McDonald's has menu suggestions for ways to hack its sandwiches into absurd atrocities against your duodenum, and it's the complete opposite of that idea, which is impressive since Oliver's view is itself a contradiction. The creations may be worth something to McDonald's but have no physical or monetary value for anyone else, especially for the people who eat them.
One of the chain's hacks is the Land, Air and Sea Burger where the patties of a McChicken and a Filet-O-Fish sandwich are placed between the double-stacked Big Mac. The other is a Crunchy McDouble made with a double cheeseburger off the Dollar Menu with an order of Chicken McNuggets and a packet of barbecue sauce smothered under the top bun. They are both as repulsive as they sound even if the Crunchy McDouble kind of makes more sense.
They are basically co-opted from the certifiably insane and ingenious world of the Internet where food hacks and dares are a quaint appetizer for the web's darker corners. It's also really appropriate that McDonald's would hijack these two ideas since its owner Ray Kroc hijacked the entire concept of the fast-food restaurant from the McDonald brothers in 1961.
In reality, both are just ways to get people to buy more food items in one visit. These items aren't constructed by the staff. You have to buy each item separately and make it yourself at home or in your car.
The Land, Air and Sea Burger is easily the more disgusting of the two just from its name. There's a reason that "surf 'n' turf" stops at "turf." A third protein added to a single meal beyond those two is just ostentatious.
It also doesn't help that the Filet-O'-Fish, the McDonald's fish sandwich invented in 1965 to appeal to people observing the holy season of Lent, is the blandest slab of mass-produced fish on the planet. Even a bad, fishy taste would be a step up for the Filet-O-Fish because it would at least have some kind of taste.
The combination of the McChicken, Filet-O-Fish and Big Mac are basically a sketch idea for a Jackass movie that director Jeff Tremaine threw in the shredder. The taste is confusing at best, creating an almost tart creation thanks to its special sauce, which is on par with a handful of Sour Patch Kids.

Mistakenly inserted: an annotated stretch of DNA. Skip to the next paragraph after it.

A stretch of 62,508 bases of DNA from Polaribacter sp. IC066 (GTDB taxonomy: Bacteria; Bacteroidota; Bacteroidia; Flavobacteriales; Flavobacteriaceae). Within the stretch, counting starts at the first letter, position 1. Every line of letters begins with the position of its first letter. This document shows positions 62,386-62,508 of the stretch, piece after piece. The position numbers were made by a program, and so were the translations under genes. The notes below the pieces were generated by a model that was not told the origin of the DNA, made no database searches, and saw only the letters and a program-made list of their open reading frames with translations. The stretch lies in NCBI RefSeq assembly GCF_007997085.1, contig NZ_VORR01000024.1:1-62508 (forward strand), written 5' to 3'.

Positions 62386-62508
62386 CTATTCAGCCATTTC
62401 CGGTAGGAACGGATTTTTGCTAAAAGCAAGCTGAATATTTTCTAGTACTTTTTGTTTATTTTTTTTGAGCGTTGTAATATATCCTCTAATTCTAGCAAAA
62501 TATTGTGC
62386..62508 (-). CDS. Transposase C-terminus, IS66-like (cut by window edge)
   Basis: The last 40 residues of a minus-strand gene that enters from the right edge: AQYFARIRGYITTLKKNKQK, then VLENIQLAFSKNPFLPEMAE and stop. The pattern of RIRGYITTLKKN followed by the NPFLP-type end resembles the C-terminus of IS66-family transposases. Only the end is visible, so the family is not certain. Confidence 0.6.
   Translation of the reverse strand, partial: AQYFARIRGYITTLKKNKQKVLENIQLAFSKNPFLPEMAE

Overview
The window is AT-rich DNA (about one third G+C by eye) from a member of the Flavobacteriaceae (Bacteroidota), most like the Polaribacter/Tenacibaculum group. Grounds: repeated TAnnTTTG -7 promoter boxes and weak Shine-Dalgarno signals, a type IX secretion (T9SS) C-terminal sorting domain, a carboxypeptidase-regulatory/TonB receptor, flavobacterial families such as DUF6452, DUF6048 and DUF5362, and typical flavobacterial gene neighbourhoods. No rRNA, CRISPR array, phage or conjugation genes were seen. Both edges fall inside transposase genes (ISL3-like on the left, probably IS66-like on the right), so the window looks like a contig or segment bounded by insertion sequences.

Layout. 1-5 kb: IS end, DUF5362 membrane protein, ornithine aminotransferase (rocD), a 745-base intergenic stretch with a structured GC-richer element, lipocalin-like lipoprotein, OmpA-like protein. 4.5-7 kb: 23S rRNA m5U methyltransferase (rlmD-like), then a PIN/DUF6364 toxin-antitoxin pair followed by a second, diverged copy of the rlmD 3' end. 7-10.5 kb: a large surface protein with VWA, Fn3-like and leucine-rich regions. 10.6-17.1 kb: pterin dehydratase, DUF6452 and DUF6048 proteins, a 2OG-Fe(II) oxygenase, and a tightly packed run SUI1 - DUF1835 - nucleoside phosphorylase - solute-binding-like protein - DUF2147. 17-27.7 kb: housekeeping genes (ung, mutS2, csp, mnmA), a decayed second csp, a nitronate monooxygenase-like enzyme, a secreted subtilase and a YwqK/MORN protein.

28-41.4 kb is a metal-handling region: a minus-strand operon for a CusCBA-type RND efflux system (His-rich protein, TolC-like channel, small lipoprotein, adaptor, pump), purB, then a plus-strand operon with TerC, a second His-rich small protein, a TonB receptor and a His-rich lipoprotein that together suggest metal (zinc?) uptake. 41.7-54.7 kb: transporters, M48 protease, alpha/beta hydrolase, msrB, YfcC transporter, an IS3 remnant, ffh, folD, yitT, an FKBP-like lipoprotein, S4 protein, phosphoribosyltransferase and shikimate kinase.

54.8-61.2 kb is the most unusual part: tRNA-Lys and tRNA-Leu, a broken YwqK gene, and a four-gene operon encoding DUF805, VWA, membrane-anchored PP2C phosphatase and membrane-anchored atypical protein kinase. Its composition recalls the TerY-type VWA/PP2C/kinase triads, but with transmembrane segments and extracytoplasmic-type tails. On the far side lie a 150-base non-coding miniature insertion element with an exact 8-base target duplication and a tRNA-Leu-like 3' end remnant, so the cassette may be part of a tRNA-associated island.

If you're dumb enough to try and eat the whole thing (like me), the structural integrity gets ruined with every bite, turning into something that barely looks like a sandwich and more of a disgusting ball of meat, cheese, bread, lettuce and some kind of edible glue.
By comparison, the Crunchy McDouble looks like a rice cake. The taste makes more sense than the Land, Air and Sea Burger. Barbecue sauce on chicken and beef go better together but you're still dealing with two of the blandest proteins known to man, which require some kind of sauce or condiment just to make them consumable. The only ingenious thing about it is it allows overeaters with busy schedules a way to shove a burger and a packet of McNuggets with one hand.
"The only ingenious thing about it is it allows overeaters with busy schedules a way to eat a burger and a packet of McNuggets with one hand." - Danny Gallagher
The worst part comes well after you've consumed either or both of them. McDonald's foods may be unhealthy but they are at least designed to mimic an addictive taste that our bodies can tolerate. These two offerings are just a creative way to eat McDonald's' entire menu if you're in a hurry.
The only entertaining thing in the entire experience of buying and consuming the Land, Air and Sea Burger and the Crunchy McDouble is seeing an employee's face when you order them with a Diet Coke.